TBILISI, DFWatch–The course of one of the main rivers in Georgia will not be changed, the energy minister said at a meeting with members of President Saakashvili’s party on Thursday.
Mtkvari is the longest river in Georgia, and crosses the whole country from west to east, ending in the Caspian Sea. Mtkvari starts in the northern part of Turkey, in a mountainous region close to the border with Georgia. It is joined by large and small rivers. Mtkvari runs through Tbilisi and supplies a large part of the east of the country with water. It also provides drinking water for part of Azerbaijan.
In the end of 2011, Georgian media reported that Saakashvili’s government held negotiations with the Turkish government about the of building hydroelectric power stations close to the Turkish-Georgian border. Constructing such power stations may create problems on the Georgian side, and for this reason Georgia was against the project. Turkey also raised its own conditions: If Georgia does not live up to those conditions, the Turkish government claimed, it would be forced to change the direction of the Mtkvari River, so as to be able to build hydroelectric power stations on its own territory. This would leave the head of the river out and Mtkvari would not been able to fulfill its functions, only by the joined rivers.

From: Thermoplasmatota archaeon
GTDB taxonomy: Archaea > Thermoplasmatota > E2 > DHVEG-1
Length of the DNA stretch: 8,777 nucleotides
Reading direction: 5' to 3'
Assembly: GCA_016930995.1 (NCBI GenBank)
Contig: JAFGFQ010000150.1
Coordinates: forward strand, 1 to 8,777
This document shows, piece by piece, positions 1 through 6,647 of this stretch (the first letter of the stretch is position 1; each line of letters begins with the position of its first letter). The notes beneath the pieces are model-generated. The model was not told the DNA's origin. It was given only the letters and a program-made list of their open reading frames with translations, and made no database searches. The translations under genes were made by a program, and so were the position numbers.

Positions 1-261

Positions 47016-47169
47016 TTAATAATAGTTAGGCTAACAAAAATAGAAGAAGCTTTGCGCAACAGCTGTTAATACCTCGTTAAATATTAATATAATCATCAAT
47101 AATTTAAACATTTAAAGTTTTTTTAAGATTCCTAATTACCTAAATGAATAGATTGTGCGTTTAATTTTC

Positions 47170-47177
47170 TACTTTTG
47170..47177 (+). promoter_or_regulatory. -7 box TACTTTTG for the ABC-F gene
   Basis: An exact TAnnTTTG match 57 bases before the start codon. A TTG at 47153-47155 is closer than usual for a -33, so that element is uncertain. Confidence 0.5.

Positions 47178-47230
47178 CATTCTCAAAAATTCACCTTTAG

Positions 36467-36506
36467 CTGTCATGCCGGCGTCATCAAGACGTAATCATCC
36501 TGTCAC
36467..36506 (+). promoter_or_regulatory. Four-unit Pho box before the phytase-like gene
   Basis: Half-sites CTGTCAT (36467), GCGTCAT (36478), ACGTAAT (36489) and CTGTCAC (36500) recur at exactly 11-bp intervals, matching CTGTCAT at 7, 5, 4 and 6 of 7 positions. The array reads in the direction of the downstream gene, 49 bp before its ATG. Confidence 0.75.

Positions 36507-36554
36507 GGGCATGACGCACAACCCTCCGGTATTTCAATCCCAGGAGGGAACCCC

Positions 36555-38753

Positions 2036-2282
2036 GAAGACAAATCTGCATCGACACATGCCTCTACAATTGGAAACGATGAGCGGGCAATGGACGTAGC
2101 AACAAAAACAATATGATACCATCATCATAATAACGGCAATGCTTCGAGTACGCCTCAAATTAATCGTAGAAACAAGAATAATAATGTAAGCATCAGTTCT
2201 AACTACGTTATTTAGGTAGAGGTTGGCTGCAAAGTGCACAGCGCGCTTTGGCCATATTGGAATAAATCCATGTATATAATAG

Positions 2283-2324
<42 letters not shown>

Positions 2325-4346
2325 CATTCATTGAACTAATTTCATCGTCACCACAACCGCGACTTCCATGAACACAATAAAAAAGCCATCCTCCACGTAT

Since then, debate has periodically come and gone about this issue. The former environment minister and a member of parliament from Saakashvili’s UNM paty became interested in the issue during a meeting with Energy Minister Kakhi Kaladze at the parliament.
Kaladze explained that there were certain questions, as Turkey wanted to build hydroelectric power stations and dam entirely on own territory. This would at least partly cause the river to changing its course.
However, Kaladze remarked that agreement has been achieved about not changing Mtkvari’s direction, but a dam will be built on Turkish territory and the rest of the power station, including the generators, will be on Georgian territory.